The amount of water being released from three reservoirs that capture snowmelt runoff in the Souris River drainage in Saskatchewan is being reduced.
According to the National Weather Service, flows entering the Souris from Boundary, Rafferty and Alameda Reservoirs was scheduled to be cut from 2,417 cubic feet per second to 2,119 cfs Wednesday. Further cutbacks are likely in the coming days.
The April Spring Runoff Outlook issued by the Saskatchewan Water Security Agency projects the amount of flow in the Souris River where it enters North Dakota to peak at slightly below 3,200 cfs. That contrasts with the latest projections from the NWS that show an 80 percent probability of flows at the Sherwood crossing reaching nearly 4,800 cfs. Both numbers are subject to revision once the snowmelt gets under way.
Of immediate concern to the majority of Souris River watchers in North Dakota is the amount of water entering the Souris through Lake Darling Dam. That amount remained at 2,800 cfs Wednesday. However, the U.S. Army Corps of Engineers had previously stated its intention to reduce flows out of Lake Darling once the reservoir had dropped to 1,593 feet. Lake Darling was at 1,593.44 and dropping Wednesday.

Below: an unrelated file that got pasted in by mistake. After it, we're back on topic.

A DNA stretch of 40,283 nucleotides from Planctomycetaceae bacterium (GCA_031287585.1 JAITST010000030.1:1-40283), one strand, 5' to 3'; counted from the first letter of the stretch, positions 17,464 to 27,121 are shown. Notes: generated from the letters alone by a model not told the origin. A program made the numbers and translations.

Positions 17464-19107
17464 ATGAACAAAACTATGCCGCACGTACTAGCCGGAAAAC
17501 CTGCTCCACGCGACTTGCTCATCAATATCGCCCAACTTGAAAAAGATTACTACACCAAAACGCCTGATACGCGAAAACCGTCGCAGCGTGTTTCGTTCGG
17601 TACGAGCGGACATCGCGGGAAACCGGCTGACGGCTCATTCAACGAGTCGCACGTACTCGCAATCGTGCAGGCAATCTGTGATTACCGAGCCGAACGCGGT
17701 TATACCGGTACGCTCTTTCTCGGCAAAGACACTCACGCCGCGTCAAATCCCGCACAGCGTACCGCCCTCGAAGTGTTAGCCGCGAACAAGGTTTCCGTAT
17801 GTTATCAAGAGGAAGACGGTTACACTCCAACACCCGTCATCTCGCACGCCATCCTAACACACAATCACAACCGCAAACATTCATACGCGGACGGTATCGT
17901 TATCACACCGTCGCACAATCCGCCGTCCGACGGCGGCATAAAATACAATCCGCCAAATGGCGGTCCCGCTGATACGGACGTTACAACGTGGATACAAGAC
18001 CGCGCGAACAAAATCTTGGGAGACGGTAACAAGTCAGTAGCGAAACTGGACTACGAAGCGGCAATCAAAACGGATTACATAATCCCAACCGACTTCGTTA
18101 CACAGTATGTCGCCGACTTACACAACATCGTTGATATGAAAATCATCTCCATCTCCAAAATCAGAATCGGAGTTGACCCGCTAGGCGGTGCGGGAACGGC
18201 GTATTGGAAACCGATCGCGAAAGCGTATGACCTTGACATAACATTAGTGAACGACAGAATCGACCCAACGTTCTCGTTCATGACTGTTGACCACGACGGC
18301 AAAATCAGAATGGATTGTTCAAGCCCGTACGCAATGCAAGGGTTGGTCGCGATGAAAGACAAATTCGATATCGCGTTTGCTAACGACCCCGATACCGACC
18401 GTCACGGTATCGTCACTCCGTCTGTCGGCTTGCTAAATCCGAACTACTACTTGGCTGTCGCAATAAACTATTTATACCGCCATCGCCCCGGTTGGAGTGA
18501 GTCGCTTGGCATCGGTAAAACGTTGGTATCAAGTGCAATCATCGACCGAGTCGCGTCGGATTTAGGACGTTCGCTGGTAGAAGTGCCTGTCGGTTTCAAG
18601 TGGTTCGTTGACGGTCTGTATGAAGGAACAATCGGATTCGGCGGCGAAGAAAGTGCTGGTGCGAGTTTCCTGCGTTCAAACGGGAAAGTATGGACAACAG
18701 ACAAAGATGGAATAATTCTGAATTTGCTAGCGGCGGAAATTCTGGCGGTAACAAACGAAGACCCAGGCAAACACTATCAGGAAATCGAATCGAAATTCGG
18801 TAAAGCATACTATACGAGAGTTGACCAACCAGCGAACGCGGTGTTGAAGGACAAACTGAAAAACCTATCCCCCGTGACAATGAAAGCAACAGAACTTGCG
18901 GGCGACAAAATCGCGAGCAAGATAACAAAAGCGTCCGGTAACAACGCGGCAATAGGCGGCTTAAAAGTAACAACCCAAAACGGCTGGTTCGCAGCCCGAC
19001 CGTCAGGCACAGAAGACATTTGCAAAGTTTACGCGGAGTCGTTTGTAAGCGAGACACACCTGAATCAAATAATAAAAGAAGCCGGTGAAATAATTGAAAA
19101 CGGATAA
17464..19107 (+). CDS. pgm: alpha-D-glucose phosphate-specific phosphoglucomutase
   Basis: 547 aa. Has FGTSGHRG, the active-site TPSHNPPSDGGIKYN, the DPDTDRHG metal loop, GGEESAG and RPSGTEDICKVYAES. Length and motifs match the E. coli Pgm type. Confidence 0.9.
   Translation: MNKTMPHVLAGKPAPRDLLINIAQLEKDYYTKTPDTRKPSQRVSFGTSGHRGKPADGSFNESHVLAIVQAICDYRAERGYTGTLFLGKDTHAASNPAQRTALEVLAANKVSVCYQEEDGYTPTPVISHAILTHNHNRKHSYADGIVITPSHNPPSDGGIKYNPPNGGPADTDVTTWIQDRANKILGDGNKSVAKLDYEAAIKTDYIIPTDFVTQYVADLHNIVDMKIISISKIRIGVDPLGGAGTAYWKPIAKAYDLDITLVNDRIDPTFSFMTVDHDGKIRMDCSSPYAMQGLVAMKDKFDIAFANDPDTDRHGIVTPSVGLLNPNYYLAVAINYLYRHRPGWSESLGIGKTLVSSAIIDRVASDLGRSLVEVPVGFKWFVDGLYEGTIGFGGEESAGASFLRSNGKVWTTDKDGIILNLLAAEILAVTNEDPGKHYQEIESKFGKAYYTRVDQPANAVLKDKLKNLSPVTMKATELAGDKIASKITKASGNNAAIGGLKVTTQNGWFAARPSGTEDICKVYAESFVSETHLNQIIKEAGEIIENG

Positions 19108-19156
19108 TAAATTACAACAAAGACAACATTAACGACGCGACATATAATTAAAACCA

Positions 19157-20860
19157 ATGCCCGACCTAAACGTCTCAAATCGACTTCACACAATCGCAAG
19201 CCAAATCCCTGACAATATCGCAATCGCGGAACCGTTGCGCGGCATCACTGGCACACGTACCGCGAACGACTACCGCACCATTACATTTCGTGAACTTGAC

If the Corps adheres to their previously released schedule, Lake Darling outflows will soon be adjusted so that the reservoir will begin a rise toward the preferred summer operating level of 1,597 feet. The current level is approximately 6 feet lower than at this time in 2011. Overflow at Lake Darling is 1,601.8 feet.
Rafferty and Alameda reservoirs in Saskatchewan have also been lowered several feet in anticipation of what is expected to be a substantial runoff season in southern Saskatchewan. Officials on both sides of the border indicate that the amount of storage in all reservoirs is more than adequate to handle expected runoff.
Minot's Broadway Bridge gauge showed a river level of 1,544.27 feet Wednesday. Major flood stage there is considered to be 1,555 feet. The latest NWS runoff outlook says the Souris has less than a five percent chance of reaching 1,555 feet at Broadway Bridge.
Other points on the Souris, particularly downstream from Minot, are likely to experience some high water problems in the weeks ahead but there are no indications of a return to the devastating water levels that occurred in 2011.